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Of búsy, gay, key-jingling Kellnerin,
Throws down his knapsack on Gast-Stube table,
And after short delay is helped to the best
Saúsage, stewed veál, and wine the inn affords;
Nor is this all; finds when he goes upstairs
His béd, though nothing wider, has in length
Gained on the measure of his German crib
Some good three inches, cleaner far besides
And better furnished, but for greater width
Thán his cramp German crib's spare thirty inches
He must have patience till he leaves behind him
Not Gérmany alone but North Tyról,
And figs, vines, peaches, pomegranates and olives
And brighter suns and warmer airs announce
The Eúropean Eden, South Tyról.

From Vál Ampezzo and the belfry Glockner
And where in crystal vase is still preserved
The drop of the hóly blood, I take my way
Wíth the descending Drave into Carinthia's
East-trending valley-land flanked North and South
By mány a snow-clad Alp and ruined castle,
And sown by many a diligent peasant's hand
With mélons, maize, hemp, bere, oats, beans and barley.
I rúbbed mine eyes and wondered was 't a dream
When I behéld once more the female face
Óval and seémly, such as I'd been used
To admíre in England, Scotland and dear Ireland,
And hád in vain sought through all sprawling-mouthed,
Broad, prominent cheekboned, cat-eyed Germany.
But hándsome though they be, Carinthia's maids
Detain not lóng my faithless, wandering steps,
And on the banks of Téssin or old Tyber
Or stretched at ease upon the sunny slopes

O'erhanging Spezzia's palms and placid bay,
Behold me wooing soon a lovelier beauty.

I like thee, Italy, and I like thee not;
Thoú that a thousand years thine iron sceptre
Laid'st heávy on the neck of human kind
From western Tagus to far eastern Ganges,
And from the Picts' wall to the burning Line,
Thine hour of retribution 's come at last
And crúshed beneath the tyrant's heel thou liest
Wríthing unpitied, not again to rise.
First waned thy private morals, then thy public;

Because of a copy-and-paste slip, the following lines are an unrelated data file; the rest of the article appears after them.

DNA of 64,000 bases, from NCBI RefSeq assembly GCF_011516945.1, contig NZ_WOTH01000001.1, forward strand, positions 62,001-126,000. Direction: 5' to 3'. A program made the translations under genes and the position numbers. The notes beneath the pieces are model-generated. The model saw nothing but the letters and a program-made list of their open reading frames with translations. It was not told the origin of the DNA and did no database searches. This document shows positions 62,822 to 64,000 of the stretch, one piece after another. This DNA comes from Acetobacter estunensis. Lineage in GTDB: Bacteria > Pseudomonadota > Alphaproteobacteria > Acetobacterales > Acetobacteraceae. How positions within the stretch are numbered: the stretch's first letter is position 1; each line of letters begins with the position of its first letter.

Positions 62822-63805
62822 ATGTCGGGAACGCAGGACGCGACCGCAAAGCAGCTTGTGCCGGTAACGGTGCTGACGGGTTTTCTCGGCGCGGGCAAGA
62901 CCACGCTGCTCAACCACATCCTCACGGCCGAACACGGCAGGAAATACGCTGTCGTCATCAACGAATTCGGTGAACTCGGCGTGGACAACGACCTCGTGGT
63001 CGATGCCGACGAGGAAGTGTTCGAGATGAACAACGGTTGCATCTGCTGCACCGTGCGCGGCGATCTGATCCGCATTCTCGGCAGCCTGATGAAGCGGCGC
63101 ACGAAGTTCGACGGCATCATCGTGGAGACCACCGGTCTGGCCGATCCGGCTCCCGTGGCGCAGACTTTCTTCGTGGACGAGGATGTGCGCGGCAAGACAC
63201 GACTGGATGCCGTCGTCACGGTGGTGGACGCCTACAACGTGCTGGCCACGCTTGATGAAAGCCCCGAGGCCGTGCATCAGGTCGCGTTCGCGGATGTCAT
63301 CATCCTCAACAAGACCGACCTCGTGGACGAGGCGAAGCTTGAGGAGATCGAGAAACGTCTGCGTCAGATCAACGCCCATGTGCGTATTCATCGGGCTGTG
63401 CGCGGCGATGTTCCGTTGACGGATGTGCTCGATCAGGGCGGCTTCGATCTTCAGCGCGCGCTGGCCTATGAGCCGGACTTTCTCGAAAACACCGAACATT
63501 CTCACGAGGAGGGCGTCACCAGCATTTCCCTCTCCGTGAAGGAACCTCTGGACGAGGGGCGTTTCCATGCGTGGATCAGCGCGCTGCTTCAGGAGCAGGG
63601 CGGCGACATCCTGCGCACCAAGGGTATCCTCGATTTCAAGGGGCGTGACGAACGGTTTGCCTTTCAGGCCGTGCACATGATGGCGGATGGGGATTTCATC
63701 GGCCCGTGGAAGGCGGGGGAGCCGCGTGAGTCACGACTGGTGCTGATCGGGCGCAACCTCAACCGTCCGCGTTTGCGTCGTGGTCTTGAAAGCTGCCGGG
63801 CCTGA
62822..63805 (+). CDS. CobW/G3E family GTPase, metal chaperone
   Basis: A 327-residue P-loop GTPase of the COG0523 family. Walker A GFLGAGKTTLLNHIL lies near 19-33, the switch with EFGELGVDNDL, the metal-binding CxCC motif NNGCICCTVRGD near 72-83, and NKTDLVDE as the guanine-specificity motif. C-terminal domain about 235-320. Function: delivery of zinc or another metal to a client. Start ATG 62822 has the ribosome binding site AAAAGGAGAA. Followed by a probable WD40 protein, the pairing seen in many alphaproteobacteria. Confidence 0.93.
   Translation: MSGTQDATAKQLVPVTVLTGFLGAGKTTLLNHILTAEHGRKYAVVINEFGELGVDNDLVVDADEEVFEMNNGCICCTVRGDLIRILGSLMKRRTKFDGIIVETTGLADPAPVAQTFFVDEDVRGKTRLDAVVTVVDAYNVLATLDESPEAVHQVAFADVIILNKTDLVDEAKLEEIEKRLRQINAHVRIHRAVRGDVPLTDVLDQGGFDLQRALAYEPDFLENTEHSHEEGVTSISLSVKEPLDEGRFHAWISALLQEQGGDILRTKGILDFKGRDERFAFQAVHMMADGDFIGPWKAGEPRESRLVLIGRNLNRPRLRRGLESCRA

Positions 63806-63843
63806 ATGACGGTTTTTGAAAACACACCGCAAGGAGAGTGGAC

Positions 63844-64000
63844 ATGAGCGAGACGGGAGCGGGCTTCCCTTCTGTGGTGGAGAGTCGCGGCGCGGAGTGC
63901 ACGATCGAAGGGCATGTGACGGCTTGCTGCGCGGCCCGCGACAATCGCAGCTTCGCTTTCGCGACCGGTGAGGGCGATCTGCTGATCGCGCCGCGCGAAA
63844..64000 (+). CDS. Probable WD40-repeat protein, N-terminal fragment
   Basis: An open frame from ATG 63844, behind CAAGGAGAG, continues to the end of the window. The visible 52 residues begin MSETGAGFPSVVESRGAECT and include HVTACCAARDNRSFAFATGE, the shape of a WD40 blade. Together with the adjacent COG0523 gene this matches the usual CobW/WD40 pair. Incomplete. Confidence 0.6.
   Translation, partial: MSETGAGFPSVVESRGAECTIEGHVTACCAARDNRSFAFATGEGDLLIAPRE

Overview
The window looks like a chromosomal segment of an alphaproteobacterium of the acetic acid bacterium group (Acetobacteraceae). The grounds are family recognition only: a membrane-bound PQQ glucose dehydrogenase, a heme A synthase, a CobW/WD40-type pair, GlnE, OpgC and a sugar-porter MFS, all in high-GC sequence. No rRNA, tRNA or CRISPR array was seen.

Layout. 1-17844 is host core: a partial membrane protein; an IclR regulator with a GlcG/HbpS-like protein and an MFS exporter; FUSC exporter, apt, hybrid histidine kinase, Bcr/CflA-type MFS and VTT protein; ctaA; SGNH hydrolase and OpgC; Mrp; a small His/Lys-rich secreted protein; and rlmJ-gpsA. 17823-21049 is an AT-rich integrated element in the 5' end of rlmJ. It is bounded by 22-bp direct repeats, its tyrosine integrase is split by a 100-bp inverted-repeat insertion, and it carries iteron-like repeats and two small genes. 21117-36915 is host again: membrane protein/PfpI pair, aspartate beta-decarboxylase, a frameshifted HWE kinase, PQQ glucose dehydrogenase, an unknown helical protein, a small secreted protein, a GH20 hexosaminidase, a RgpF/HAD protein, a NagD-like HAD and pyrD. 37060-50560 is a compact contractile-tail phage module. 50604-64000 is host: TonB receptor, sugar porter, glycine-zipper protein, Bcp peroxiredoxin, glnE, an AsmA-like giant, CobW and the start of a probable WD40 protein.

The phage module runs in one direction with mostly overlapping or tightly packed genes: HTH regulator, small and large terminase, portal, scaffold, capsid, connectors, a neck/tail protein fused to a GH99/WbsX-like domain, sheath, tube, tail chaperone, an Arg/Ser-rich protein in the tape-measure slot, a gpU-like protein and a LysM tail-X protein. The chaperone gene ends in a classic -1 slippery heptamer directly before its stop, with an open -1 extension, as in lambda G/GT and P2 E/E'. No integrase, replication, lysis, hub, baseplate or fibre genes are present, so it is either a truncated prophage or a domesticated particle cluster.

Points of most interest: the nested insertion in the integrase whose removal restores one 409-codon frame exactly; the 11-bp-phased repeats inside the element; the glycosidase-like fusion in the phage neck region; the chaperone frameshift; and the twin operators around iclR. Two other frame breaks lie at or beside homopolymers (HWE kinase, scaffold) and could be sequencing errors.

Thy singleness and honesty of purpose,
Thy válor, heroism, selfdenial;
And though, of life tenacious, thy religion,
Clád in a different mantle and with features.

Sits in her ancient seat and fain would thence
Rúle as of old the world and act the God,
A tíme is coming when even Róme's religion
Must túmble down and perish like Rome's State,
Or dón another mantle, other features,
And spreáding out with one hand a new forged
And lýing patent, teár down with the other
From the flagstáff the cross, and round a cone,

Rálly new hósts of wonderworkers, martyrs,
Voices and signs and omens and believers.
Such shadowy prospect, far the field outlying
óf the myopic vision of the vulgar,
Ópens before my strained eye in the dim
But hoúrly clear and clearer growing future,
And intermediate lying a vast plain
Cóvered with camps and bivouacs and battles

And charging horse and foot, and dead and dying,
Defeat and victory, prisoners and pursuit,
And búrning cities villages and cornfields,
Rápine and waste and all the whole heart of man;

And criés of wretches broken on the wheel

Or rótting underground in damp, dark dungeons;
And, mixed with these, bells ringing, organs pealing,
And hymns in chorus sung to the new God,
And preachers' voices loud anathematising

Óf a beníghted, Gód-deserted age.
Turn, weary ear and shocked, disheartened eye,
And seek refreshment in the happier past;
Alás! there is nó refreshment in the past
For eár or eye; hórrors and woeful sounds
And sights of blood fill the whole backward distance:
Állah, Christ, Jove, Jehova, Baal and Isis,
With all their prophets, miracles and priests,
Sheiks, Popes, Druids, Patriarchs, and Bonzes